A Post On Vulnerability

Lesson 81

Some may say that you don’t need anyone in your life; the more people you allow into your life equals more chances for pain. But this is not entirely true at all! Yes, the more people you have in your life might mean more opinions (in fact, it likely will) but that doesn’t necessarily mean more pain! Vulnerability is so important for so many reasons; but it is important to know when to show it – and also when to not show it.

Is It More Courageous To Show Vulnerability Than It Is To Show Strength?

In other words, does it take more courage to show vulnerability than it does to show strength, boldness, and fearlessness?

Let’s put this question into perspective. Let’s say you are a prisoner in a Nazi “boot” camp. Does it take more courage to show vulnerability or to show fearlessness in this particular case? Showing vulnerability and obeying the commands of the guards would be the easier thing to do, right? Remember who has the gun! I think that showing courage in what is right would be showing vulnerability as well.

However, let’s say that you had been a thief. Then you decided that being a crook was a wrong thing to do. So you decided to return everything you had ever stolen (true story, by the way. I know the guy). What would take more courage – to return the items secretly and anonymously (showing fearfulness while returning stolen items) or to return the property and say that you stole it (showing vulnerability)? I think it takes more courage to say to the person that you stole.

In both of those examples showing vulnerability seemed to be the more courageous thing to do. When you show vulnerability, you are opening yourself to judgement or ridicule, but ultimately, hurt. That’s why showing vulnerability is such a courageous thing to do.

If it’s just a matter of being vulnerable about your emotions, to say that you were offended might bring people to call you a wuss; but all the while, you could have just shown the appearance of dismissing whatever it was that was offensive.

Vulnerability is so important because without it, sometimes there is no healing. Even if someone accidently offended you, you could really be hurt. By showing no feeling you could end up in a relationship that’s not open and honest and end up damaging any relationship that you had already had with that person.

Does not nature itself teach that in order to have healing you must expose vulnerability? For instance, if you have a sliver you must first get the sliver out before it can heal properly. Another instance of this same idea or concept is when there is a rock, piece of metal, plastic, or wood lodged in the ground, you should first take it out before you can have proper healing for the soil in that area.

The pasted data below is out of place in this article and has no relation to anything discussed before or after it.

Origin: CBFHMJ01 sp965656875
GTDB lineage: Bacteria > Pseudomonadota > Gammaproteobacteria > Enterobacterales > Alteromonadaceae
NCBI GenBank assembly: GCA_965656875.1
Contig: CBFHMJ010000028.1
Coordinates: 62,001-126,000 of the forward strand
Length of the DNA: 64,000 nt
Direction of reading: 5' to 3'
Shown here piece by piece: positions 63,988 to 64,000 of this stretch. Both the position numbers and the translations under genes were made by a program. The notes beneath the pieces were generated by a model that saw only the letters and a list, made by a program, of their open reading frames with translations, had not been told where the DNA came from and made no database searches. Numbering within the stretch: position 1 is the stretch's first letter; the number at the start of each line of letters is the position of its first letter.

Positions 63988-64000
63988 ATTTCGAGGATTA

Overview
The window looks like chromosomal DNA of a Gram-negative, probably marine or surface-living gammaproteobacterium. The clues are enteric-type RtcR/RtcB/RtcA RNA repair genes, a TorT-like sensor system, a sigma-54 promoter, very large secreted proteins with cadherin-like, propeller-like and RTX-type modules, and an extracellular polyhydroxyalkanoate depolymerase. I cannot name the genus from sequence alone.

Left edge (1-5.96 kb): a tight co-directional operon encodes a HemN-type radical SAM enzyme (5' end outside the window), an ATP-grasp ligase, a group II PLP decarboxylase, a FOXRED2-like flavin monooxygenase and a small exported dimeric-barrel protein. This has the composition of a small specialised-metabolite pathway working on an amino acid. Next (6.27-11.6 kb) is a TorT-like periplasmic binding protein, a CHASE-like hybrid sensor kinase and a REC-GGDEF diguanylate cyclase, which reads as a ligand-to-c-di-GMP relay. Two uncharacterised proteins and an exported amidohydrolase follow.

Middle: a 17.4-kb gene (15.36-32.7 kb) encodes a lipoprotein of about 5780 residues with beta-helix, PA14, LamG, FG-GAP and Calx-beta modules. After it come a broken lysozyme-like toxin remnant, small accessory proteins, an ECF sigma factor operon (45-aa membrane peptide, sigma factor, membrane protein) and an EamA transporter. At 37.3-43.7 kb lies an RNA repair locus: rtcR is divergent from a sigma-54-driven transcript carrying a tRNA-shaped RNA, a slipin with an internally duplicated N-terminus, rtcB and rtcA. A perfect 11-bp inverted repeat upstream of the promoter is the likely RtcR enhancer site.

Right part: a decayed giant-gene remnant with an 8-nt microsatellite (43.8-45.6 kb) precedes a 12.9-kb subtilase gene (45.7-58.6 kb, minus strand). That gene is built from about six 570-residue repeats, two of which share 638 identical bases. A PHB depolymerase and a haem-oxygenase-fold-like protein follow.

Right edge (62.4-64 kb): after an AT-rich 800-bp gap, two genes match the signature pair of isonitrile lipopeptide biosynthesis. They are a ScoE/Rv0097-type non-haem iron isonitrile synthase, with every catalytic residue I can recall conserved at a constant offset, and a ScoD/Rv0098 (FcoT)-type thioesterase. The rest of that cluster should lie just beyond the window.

Here is a testimony of someone who realized that showing pain is important:

“There was a time when I would never shed a tear. There was a time when I would never let on that I felt fear. If something bad in life happened, I would show my face with the biggest smile, and nobody would know about it. If they did, nobody would realize that it even bothered me. I would be that bubbly, outgoing personality that everyone knew. I was tough. No one and nothing could break me. I didn’t need any one and I could look after myself. Why? Because I was strong. Nowadays, I look back at that girl I once was and realize just how wrong I was.”

~Maz Dela Cerna

Vulnerability is also so important because it helps people to trust you. If you are honest in the things that could hurt you, why wouldn’t you be honest in others?

So when should you not show your most personal feelings? When your uncomfortable? No, whenever you unveil personal facts it will probably be at least a little unnerving (though it might get easier the more you do it and with time). The answer is not completely clear; but I think that those who show voluntary vulnerability with you could be trusted.

With all this in mind, one should realize that by exposing the un-calloused places of one’s heart, there is a possibility for hurt and pain. I know people that have shared personal information with those whom they should have been able to trust; but were met with uncompassionate, apathetic, seemingly unfeeling hearts. However, this is definitely not the way that all people will respond.

In conclusion, I think that overall, it takes more courage to show vulnerability than it does to show strength.  Though it should not be forgotten that showing strength can be vulnerable as well. I know I am not alone in this belief and it seems that many subscribe themselves to the ideology that:

“Vulnerability is strength.”




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